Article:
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August 14, 2012
Please explain why Baltimore County school "leaders" agreed to pay $150,000 to the two school employees who were given contracts by former Superintendent Joe Hairston if the contract was illegal? (School system agrees to settlement with two employees," Aug. 13.) This makes no sense and is another example of unelected people making decisions for those whose taxes pay the freight! As a taxpayer, I resent this type of activity and expect the county executive to rescind this nonsense or Mr. Hairston to pony up to the county treasury.
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HEALTH
By Colin Campbell, The Baltimore Sun | September 4, 2014
More than two dozen of Dr. Nikita Levy's former patients have filed an objection to a $190 million class-action settlement over the Johns Hopkins gynecologist's malpractice. The plaintiffs cited an "excessive legal fee" requested by the lawyers who negotiated the settlement and a lack of clarity regarding the amount each patient would receive, according to the objection. The settlement - one of the largest ever of its kind - was announced in July, five months after investigators found more than 1,300 videos and images, surreptitiously recorded during pelvic exams, in Levy's home and office.
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BUSINESS
By Knight-Ridder News Service | July 19, 1992
LONG BEACH, Calif. -- At the end of last year, after putting in 40 years at Douglas Aircraft Co., Don H. Scoville retired.At 58, he left his job as an administrator in the company's C-17 program, taking with him the largest check of his life: more than $100,000 from a 401(k) tax-deferred savings plan.With the big payout, Mr. Scoville faced the investment decision of a lifetime. In today's economic hard times, with layoffs all too common and older workers often encouraged to retire early, it is a situation confronting many people.
NEWS
By Luke Broadwater, The Baltimore Sun | June 16, 2014
City officials want to hire their own assessors to determine the size of historic tax credits in response to errors blamed on the state that left some property owners with wildly inaccurate bills. The proposal is the latest step by the Rawlings-Blake administration to resolve problems in the calculation of the tax credits for improvement to historic properties. The calculations were sometimes wrong, and some property owners wound up owing thousands of dollars more in taxes than they anticipated.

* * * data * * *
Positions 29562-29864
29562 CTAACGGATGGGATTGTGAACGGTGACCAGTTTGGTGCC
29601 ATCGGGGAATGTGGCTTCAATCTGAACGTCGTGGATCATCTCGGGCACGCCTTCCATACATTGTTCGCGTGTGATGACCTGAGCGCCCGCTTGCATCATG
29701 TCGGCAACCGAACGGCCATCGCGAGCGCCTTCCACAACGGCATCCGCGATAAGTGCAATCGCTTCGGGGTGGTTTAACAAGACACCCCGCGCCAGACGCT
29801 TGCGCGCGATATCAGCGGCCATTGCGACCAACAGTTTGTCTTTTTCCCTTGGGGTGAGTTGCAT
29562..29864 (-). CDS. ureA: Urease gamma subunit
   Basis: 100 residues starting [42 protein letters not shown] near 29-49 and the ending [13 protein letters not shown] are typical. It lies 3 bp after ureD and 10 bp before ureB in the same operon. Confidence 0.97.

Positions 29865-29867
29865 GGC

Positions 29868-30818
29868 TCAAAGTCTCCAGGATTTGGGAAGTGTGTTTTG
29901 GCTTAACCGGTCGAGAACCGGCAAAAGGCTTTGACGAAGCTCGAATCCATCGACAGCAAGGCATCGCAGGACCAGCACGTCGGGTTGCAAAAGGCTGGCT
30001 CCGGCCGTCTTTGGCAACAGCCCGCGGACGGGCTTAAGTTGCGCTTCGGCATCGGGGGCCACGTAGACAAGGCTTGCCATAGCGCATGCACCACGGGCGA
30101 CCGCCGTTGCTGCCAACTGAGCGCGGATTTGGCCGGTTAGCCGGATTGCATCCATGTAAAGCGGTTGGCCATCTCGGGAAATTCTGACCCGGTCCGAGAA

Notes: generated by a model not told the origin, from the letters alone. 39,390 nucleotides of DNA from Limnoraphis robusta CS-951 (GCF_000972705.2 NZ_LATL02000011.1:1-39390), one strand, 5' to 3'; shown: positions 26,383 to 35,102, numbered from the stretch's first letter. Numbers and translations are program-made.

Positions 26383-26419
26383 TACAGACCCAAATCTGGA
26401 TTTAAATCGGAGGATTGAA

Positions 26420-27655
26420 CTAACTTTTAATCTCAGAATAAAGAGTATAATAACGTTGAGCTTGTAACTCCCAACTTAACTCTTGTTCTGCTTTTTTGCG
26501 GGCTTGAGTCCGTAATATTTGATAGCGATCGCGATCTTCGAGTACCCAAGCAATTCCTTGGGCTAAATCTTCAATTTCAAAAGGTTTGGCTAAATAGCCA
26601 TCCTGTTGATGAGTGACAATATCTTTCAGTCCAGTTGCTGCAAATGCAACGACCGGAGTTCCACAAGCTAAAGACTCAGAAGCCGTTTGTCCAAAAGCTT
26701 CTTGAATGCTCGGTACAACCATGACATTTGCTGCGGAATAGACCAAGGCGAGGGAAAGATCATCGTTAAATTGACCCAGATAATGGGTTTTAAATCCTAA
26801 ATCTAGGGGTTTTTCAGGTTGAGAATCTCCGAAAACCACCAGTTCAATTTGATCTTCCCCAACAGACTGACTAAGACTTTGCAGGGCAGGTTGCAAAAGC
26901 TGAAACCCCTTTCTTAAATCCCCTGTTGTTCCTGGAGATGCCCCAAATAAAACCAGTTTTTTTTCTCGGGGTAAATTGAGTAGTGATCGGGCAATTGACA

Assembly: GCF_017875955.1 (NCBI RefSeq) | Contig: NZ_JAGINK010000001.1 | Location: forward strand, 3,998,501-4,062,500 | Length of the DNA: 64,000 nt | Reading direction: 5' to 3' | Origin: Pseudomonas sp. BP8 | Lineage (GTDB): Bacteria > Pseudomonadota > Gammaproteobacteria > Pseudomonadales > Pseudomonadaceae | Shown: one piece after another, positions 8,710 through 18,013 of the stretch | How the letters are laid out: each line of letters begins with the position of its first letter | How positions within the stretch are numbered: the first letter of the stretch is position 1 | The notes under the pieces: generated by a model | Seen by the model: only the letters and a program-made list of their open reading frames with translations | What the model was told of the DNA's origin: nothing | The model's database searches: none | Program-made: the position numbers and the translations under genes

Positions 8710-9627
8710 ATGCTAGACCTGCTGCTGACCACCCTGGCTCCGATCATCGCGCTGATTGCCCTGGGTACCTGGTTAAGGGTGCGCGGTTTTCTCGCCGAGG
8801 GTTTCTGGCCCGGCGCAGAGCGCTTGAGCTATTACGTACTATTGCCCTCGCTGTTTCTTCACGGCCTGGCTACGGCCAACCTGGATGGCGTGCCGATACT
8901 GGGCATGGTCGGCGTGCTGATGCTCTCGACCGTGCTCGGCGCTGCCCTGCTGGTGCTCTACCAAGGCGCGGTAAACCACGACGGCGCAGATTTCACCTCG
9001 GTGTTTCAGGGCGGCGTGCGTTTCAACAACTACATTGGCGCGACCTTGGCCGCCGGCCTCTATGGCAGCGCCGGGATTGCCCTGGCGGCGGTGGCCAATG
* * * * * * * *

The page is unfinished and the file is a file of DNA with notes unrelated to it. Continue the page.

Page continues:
NEWS
By S. M. Khalid | February 4, 1991
After waiting nine years for a measure of justice, nearly 300 people turned out yesterday afternoon at a Dundalk union hall to discuss how they would divide their share of the $415 million settlement of a national class-action suit against their former employer, Continental Can Co.The settlement, announced a month ago, was reached after a federal judge in New Jersey ruled that Continental Can had violated federal law in the late 1970s and early 1980s by...
SPORTS
By Mike Preston and Mike Preston,Staff Writer | October 27, 1993
ROSEMONT, Ill. -- Jerry Richardson, lead investor in the Charlotte, N.C., expansion bid, said modifications made last week in the city's payout to visiting teams contributed heavily to the Carolina Panthers' victory last night.The 28 NFL owners voted unanimously to give Charlotte one of two expansion franchises.NFL commissioner Paul Tagliabue had said the league would expand by two, but Charlotte was the only city that received a complete endorsement from the seven-member expansion committee.
BUSINESS
By DALLAS MORNING NEWS | February 22, 2006
DALLAS -- David Edmondson leaves RadioShack Corp. with a black eye for enhancing his resume. His reputation also took a blow from the 25 percent plunge in the retailer's share price during his nine-month tenure as chief executive. But a payout of about $1.5 million in cash and stock could help ease the pain. That kind of money grates on people unaccustomed to the golden handshakes, golden handcuffs, golden parachutes and multimillion-dollar compensation packages that are commonplace in executive suites.
NEWS
By JENNIFER MCMENAMIN and JENNIFER MCMENAMIN,SUN STAFF | September 3, 2000